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Ubuntu: install / start/stop enable/disable ssh server

OpenSSH is a freely available version of the Secure Shell (SSH) protocol family of tools for remotely controlling, or transferring files between, computers.

Install SSH server

To install the openssh-server on an Ubuntu, you need execute the following command as root or using sudo:

apt-get install openssh-server -y;

Disable SSH server

To disable the ssh service, execute the following command as root or using sudo:

systemctl disable ssh;

Enable SSH server

To enable the ssh service, execute the following command as root or using sudo:

systemctl enable ssh;

Stop SSH server

To stop (or deactivate) the ssh service, execute the following command as root or using sudo:

systemctl stop ssh;

Start SSH server

To start (or activate) the ssh service, execute the following command as root or using sudo:

systemctl start ssh;

Status of SSH server

To check the status of the ssh service, execute the following command as root or using sudo:

systemctl status ssh;

CONCEPTS

In a nutshell:

  • enabled is a service that is configured to start when the system boots
  • disabled is a service that is configured to not start when the system boots
  • active is a service that is currently running
  • inactive is a service that is currently stopped and may be disabled, but it can be started and become active

In much more detail:

systemd provides a dependency system between various entities called “units” of 12 different types. Units encapsulate various objects that are relevant for system boot-up and maintenance. The majority of units are configured in unit configuration files, whose syntax and basic set of options is described in systemd.unit(5), however some are created automatically from other configuration, dynamically from system state or programmatically at runtime. Units may be “active” (meaning started, bound, plugged in, …, depending on the unit type, see below), or “inactive” (meaning stopped, unbound, unplugged, …), as well as in the process of being activated or deactivated, i.e. between the two states (these states are called “activating”, “deactivating”). A special “failed” state is available as well, which is very similar to “inactive” and is entered when the service failed in some way (process returned error code on exit, or crashed, or an operation timed out). If this state is entered, the cause will be logged, for later reference. Note that the various unit types may have a number of additional substates, which are mapped to the five generalized unit states described here.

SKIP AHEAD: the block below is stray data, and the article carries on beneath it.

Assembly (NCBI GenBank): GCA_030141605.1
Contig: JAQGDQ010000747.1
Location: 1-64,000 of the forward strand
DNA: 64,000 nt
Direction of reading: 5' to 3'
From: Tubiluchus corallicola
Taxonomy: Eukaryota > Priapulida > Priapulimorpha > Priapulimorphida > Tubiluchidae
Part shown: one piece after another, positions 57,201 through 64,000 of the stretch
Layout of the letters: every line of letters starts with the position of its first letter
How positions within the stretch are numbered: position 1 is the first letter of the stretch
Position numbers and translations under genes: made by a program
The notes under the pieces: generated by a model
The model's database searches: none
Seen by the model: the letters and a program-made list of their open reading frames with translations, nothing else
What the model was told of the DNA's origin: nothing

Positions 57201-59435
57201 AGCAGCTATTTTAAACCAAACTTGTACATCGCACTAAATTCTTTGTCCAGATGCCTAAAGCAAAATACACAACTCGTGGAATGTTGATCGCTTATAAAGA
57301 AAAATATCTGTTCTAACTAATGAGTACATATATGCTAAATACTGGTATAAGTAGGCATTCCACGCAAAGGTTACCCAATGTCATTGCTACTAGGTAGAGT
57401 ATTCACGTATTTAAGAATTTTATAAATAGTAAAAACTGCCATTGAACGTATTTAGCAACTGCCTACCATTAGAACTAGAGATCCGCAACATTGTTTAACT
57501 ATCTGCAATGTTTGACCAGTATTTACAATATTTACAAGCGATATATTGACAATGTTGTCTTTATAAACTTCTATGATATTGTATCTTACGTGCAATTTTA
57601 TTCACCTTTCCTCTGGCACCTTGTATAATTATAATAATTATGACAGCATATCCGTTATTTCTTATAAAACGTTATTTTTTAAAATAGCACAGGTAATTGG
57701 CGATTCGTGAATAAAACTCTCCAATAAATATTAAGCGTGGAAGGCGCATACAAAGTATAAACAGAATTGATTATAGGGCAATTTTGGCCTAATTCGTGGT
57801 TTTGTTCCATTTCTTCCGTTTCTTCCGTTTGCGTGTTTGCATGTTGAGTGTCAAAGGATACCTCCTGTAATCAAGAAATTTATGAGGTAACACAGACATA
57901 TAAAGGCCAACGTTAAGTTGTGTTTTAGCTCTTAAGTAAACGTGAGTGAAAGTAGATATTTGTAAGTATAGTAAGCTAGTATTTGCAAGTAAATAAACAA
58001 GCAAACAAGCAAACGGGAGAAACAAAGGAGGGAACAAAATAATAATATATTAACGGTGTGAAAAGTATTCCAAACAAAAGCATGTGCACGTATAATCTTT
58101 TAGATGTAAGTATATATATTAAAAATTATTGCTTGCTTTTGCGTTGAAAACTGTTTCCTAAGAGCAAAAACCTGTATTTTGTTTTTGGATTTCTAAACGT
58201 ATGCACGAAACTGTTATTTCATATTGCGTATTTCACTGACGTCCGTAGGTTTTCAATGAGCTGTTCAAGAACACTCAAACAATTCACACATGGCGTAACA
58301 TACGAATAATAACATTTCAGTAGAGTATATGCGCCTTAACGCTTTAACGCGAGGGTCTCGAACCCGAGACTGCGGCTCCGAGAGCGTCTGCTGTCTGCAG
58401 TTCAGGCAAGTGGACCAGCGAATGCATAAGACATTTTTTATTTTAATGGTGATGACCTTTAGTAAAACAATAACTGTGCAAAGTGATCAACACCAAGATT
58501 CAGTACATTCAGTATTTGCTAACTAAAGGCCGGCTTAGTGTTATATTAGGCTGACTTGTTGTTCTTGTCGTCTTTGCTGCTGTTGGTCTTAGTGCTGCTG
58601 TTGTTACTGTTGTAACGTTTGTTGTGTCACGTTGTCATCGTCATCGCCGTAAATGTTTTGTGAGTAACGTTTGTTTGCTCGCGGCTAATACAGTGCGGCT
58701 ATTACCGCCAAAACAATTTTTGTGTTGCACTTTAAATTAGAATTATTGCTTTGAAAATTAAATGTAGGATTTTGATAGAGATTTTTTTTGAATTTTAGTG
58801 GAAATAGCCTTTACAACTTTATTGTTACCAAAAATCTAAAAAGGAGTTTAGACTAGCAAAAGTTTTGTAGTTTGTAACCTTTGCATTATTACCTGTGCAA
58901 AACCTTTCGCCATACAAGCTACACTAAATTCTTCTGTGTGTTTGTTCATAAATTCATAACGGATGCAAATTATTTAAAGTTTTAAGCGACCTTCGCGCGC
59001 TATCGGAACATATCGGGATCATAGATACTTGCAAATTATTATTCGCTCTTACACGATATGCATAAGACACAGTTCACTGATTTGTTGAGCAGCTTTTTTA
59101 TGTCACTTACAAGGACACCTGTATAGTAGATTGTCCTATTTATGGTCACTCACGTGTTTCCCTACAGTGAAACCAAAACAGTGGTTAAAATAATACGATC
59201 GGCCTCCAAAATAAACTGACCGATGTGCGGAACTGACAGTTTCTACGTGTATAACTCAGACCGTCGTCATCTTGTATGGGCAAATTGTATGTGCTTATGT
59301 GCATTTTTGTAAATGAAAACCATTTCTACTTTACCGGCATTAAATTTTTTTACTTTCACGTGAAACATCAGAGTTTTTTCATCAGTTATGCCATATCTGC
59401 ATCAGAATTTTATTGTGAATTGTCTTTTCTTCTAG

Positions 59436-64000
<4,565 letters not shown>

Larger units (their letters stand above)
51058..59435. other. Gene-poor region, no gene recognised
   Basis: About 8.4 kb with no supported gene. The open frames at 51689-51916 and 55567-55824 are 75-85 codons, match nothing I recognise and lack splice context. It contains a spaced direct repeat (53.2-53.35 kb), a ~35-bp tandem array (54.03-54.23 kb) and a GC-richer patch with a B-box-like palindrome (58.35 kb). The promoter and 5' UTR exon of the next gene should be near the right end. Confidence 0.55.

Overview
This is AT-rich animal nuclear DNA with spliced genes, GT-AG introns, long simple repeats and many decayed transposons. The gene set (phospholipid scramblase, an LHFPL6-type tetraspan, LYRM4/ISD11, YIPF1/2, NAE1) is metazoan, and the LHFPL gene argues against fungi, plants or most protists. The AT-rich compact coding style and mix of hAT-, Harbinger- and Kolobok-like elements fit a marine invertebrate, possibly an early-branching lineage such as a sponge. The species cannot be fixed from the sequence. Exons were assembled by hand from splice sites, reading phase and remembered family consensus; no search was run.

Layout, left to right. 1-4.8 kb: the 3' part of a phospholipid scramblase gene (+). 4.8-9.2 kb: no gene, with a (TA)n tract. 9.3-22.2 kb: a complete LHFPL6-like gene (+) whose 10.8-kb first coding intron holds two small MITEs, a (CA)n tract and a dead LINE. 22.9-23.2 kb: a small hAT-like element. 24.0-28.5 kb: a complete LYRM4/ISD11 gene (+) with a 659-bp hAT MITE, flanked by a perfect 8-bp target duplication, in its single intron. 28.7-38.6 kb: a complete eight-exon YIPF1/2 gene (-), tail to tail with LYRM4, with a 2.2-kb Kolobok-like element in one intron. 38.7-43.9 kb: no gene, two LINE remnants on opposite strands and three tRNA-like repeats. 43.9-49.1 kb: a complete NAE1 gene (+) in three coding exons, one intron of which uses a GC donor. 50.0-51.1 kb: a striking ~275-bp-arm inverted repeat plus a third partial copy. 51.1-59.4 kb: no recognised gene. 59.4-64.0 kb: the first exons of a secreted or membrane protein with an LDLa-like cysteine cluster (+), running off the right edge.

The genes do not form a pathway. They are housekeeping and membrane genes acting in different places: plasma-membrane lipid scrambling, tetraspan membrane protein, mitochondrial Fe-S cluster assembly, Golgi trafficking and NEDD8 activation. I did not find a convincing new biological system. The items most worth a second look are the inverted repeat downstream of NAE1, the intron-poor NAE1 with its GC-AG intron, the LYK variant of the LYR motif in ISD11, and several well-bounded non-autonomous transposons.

— From man systemd

 

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Status of an executing dd 1

Recently, we were cloning a large hard disk on another using dd.
This operation took a really long time, at some point we got curious on what the status of the execution was.
Due to the minimal output dd offers, there was no indication for us whether the system was still copying and if it had a long way to go or not.

Fortunately, the developers of dd added a feature where sending a USR1 signal to a running dd process makes it print I/O statistics to standard error and then resume copying.

To achieve that we used a second terminal and followed these steps:

  1. We used pgrep to look up the running process based on its name and get the dd running process ID (PID): pgrep ^dd$ .
  2. We passed that PID to kill -USR1 which triggered the printing of the statistics on the terminal where dd was executing: kill -USR1 $(pgrep ^dd$).

Solution

kill -USR1 $(pgrep ^dd$);

Bonus

Additionally, we wanted to have dd statistics printed automatically every minute.
To achieve that, we used watchwatch executes a program periodically, showing it’s output in full-screen.
We defined the interval in seconds using the parameter -n. (Please note that, the command will not allow less than 0.1 second interval.)

In the end, our command became as follows:

watch -n 60 kill -USR1 $(pgrep ^dd$)

The above command was sending a USR1 signal to dd via the kill application every minute (60 seconds) forcing it to print on standard output the I/O statistics.

Example

On terminal 1, we executed the command dd if=/dev/sda of=/dev/sdb;, which will copy disk sda over sdb.

On terminal 2, we executed the command kill -USR1 $(pgrep ^dd$);, which forced dd to print I/O statistics back on terminal 1.

0+49728 records in
7218+0 records out
3695616 bytes (3.7 MB) copied, 2.85812 s, 1.3 MB/s
0+78673 records in
11443+0 records out
5858816 bytes (5.9 MB) copied, 4.49477 s, 1.3 MB/s
0+99003 records in
14386+0 records out
7365632 bytes (7.4 MB) copied, 5.75575 s, 1.3 MB/s
^C0+172104 records in
24918+0 records out
12758016 bytes (13 MB) copied, 10.197 s, 1.3 MB/s